TRIED & TESTED
Hong Kong Airlines A330-300 Business Class; Juneyao Airlines A321 Business Class; The Langham, Haikou; Kerry Hotel Hong Kong
BACKGROUND Hong Kong got its first direct service to Australia’s Gold Coast in January last year, when Hong Kong Airlines launched a three-times-weekly service. The return flight includes a stopover in Cairns.
CHECK-IN I arrived at Gold Coast International Airport (OOL) at 6.45am for my 0940 HX16 flight. Despite there being separate business and economy lines, the staff directed all passengers to one queue. Fortunately, I completed the process within ten minutes.
As Hong Kong Airlines doesn’t operate a lounge at OOL, I was given two A$15 (US$12) vouchers to redeem at the terminal restaurants.
I moved to the second security scan for international departures at 0845. The immigration check was an impressively speedy affair, thanks to high-tech electronic self-scan passport stations – even for foreign passport holders.
BOARDING Boarding was called at 0905. Again, the demarcation between business and economy passenger lines was ignored. There are no air bridge facilities at OOL, so we had a five-minute walk on the tarmac to reach the aircraft.
THE SEAT There are 32 business seats arranged in a staggered 1-2-1 configuration. My window seat 18A offered plenty of privacy.
There was a generous amount of legroom, but not much storage space: the compartment under the armrest (the only holder) was big enough for my glasses and an iPad – if I removed the bottled water and headset. The work/dining table was solid and balanced and an international power socket is conveniently situated under the armrest.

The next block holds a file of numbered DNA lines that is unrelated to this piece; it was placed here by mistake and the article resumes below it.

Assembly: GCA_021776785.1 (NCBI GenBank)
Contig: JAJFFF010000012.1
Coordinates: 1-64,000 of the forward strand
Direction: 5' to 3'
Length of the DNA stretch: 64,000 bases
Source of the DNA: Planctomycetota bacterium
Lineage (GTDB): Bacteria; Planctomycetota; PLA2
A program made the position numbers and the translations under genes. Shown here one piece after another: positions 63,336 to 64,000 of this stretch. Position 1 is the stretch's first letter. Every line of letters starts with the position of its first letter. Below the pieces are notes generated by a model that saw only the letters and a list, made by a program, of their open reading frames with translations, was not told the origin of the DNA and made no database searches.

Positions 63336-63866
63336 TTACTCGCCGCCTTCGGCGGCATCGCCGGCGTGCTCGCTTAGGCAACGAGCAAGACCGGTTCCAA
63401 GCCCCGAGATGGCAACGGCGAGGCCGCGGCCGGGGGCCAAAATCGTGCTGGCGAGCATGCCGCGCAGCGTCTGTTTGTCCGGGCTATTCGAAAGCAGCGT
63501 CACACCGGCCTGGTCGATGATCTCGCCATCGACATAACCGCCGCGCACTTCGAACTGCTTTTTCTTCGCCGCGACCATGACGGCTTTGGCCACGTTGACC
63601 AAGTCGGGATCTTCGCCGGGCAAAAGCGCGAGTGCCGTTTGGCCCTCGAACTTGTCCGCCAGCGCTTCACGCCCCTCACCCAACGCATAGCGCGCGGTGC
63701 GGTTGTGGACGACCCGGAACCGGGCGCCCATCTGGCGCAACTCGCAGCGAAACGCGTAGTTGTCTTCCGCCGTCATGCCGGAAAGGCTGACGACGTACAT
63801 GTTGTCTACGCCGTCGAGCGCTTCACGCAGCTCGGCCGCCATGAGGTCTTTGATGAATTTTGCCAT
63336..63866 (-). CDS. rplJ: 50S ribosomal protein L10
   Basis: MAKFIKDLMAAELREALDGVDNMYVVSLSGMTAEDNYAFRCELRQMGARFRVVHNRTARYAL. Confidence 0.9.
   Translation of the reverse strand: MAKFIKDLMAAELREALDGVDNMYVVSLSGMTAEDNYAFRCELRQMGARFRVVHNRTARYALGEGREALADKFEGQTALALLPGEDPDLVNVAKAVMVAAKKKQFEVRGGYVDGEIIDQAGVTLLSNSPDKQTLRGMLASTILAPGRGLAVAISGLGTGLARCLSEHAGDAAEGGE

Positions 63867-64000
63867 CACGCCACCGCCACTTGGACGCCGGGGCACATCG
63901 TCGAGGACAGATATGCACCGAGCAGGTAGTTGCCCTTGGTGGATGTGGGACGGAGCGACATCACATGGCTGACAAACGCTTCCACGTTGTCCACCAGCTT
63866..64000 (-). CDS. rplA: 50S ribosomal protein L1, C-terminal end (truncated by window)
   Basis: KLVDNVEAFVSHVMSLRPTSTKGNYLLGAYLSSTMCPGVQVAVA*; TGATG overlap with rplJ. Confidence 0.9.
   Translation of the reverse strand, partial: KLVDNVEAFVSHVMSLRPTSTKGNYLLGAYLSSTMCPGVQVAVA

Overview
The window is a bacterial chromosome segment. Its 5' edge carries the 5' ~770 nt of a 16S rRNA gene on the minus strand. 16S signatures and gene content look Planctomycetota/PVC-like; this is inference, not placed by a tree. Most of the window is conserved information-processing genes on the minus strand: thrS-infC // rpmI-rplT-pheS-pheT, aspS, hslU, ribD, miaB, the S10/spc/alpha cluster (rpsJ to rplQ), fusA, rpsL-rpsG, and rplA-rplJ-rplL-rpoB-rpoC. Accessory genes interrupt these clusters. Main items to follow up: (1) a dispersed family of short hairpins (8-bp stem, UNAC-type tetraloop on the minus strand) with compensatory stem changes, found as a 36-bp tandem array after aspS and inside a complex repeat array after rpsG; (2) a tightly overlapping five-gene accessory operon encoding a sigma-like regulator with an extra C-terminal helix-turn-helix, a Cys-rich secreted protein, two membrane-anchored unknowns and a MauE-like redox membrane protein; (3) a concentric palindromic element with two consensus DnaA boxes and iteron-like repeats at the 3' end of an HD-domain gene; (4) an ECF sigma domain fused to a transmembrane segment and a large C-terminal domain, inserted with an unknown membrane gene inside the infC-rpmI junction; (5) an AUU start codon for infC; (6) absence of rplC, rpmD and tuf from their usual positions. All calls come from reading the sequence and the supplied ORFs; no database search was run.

A highlight was the built-in seat massage function.
WHICH SEAT TO CHOOSE Every passenger is afforded direct aisle access, however window seats A and K give more privacy than their C or H counterparts as the side table acts as a buffer to the aisle. I would avoid rows 11 and 20, as they are close to the galley. THE FLIGHT I stowed my belongings in the empty overhead compartment and settled into my seat with
Gold Coast–Hong Kong (via Cairns)
an orange juice and water before we took off at 1000.
A light breakfast (drinks and a muffin) was served on the short Gold Coast-Cairns leg, before the flight landed in Cairns at 1220. All passengers were required to disembark before boarding again at 1305.
My seat was prepared with refreshed amenities, including a new pillow, blanket, headset and an attractive Hong Kong-inspired amenity kit with L’Occitane products.
I revisited the extensive IFE system and was happy to find the movie I had started en route to Cairns was paused where I’d left it. We took off again at 1350.
Drinks and nuts were brought round, and it was great to see special hometown options, including Hong Kong-style yuan yang (a mixture of milk tea and coffee).
Lunch was served soon after: the prawn cocktail starter was okay – though nothing special. For the main dish I chose grilled beef tenderloin with a demi-glace sauce and gratin potato. The beef was a bit overcooked and soaked in too much sauce, though the potato was tasty. The meal was completed with delicious Maggie Beer burnt fig, honeycomb and caramel ice cream.
After doing some work, I reclined into a fully flat position. Though it was a tight fit for my 190cm frame, the semi-open footwell did give my feet plenty of room.
I slept comfortably for about two hours before waking at 4.30pm for another meal of seasonal fruit, chicken lasagne and chocolate cake. The chicken was very tasty – a big improvement over lunch.
ARRIVAL We touched down at 1855 – ten minutes ahead of schedule. Immigration was quiet and fairly quick, however I was slightly annoyed to find my “priority tagged” luggage did not emerge until most of the economy passengers had retrieved theirs.
BUSINESS ECONOMY DEPARTURE TIME BED LENGTH